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Terms Related to Rodeos
The following are some terms that are related to rodeos:
Aggregate: Riders’ aggregates are their averages. This number is based on total points or time and total runs or heads of stock ridden. A show’s champion is usually determined by the aggregate.
Buck rein: A buck rein is a rope used during roughstock events. This rope is used when a rider is on a horse, and it is connected to the animal’s halter. The rope tied around a steer is simply called a bull rope.
Chute: At rodeos the chute is where roughstock events begin, which means it is also where riders mount the bull or horse. It is a wood or steel box with a gate that is located next to the arena. A rodeo facility will typically have at least four different chutes.
Draw: The draw is what randomly partners riders with the steers or horses they will be riding during roughstock events.
Free hand: A free hand is the appendage that roughstock riders cannot touch anything with during their part of the show. Professional riders typically hold this hand high in the air to avoid temptation.
Hung up: Hung up means that a rider has caught on a rope or a stirrup after being bucked off of a steer or a horse. The hung up individual will continue to be tossed around as the animal bucks. This can result in serious injury.
Rank: A bull or horse that is especially difficult to ride may be referred to as rank.
Roughstock events: Roughstock events include bareback, bronc, and bull riding. Women are not allow to compete in these events.
Slack: A slack is a rodeo heat. These are most commonly used to judge multiple competitors at once, usually for a timed event.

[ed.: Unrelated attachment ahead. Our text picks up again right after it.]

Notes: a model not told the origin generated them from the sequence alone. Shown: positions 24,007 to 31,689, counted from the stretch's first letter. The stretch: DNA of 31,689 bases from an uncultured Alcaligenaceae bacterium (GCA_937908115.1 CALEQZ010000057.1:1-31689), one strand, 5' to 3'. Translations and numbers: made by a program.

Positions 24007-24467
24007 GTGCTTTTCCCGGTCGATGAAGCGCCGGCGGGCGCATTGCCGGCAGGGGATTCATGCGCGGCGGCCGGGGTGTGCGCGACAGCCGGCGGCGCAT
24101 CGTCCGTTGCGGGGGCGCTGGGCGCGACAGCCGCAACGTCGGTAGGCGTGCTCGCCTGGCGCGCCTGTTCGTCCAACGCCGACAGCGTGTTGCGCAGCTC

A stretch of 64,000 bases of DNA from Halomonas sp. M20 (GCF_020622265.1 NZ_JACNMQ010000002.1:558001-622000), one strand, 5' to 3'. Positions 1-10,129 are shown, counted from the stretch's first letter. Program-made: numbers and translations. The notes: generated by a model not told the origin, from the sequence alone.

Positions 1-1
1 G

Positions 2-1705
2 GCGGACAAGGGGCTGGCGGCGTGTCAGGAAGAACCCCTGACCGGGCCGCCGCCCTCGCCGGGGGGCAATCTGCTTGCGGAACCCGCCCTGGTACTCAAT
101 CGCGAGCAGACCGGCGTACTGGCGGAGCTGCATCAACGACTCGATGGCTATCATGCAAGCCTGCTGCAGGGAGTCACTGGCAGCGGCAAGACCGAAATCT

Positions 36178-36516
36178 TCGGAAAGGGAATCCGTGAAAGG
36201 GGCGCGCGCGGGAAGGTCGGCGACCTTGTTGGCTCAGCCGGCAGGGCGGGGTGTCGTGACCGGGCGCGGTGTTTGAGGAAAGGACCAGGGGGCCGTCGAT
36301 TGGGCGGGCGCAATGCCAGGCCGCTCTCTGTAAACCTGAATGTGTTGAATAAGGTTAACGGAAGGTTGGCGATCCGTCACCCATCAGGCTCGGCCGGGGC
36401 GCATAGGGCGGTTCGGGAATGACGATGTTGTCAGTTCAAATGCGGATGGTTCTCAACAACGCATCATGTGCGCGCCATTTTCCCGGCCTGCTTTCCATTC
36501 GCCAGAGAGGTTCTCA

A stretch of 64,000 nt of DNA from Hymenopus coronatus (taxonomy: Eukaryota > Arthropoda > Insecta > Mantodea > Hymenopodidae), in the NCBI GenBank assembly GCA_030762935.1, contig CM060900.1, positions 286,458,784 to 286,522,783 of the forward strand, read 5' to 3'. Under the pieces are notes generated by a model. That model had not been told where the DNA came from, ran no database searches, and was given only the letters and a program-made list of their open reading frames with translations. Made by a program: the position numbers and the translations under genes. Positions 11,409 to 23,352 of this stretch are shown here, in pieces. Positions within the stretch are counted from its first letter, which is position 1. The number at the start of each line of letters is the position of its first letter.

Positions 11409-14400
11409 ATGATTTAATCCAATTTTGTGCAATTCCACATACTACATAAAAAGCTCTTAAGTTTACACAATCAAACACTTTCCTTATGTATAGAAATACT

Going to a rodeo can be a fun time for the whole family. You can see cowboys riding bulls or wrestling with a calf to get it roped as quickly as possible. If you're looking to find a rodeo near you, search online or in a phone book. Friends and family may also have a place they visit when one is open in your area that they can tell you about. Some places will have youth competitions while others will only be for adults. You can call and see if you have to buy tickets and what events will be taking place on the night you plan to attend. You can also get some information on if there will be a bar or food served. Each facility that has bull, steer, and calf competitions will follow a schedule to be organized. Some horses will have saddles for pros to ride while others may be bareback to be part of a show. Men and women will have different competitions. Horse circuits are fun to watch as well, when men compete by riding bulls to see who can stay on the longest. You will also see impressive steer that have been raised for competition at a rodeo. There will be little competitions throughout the season and eventually the local winners will compete to be the national champ. The final competition may not be done at the home facility but tickets will be sold to give you a chance to see the action. Pros will have the proper equipment and apparel for their sport to remain safe. Saddles and rope will need to be high quality to ensure they are dependable.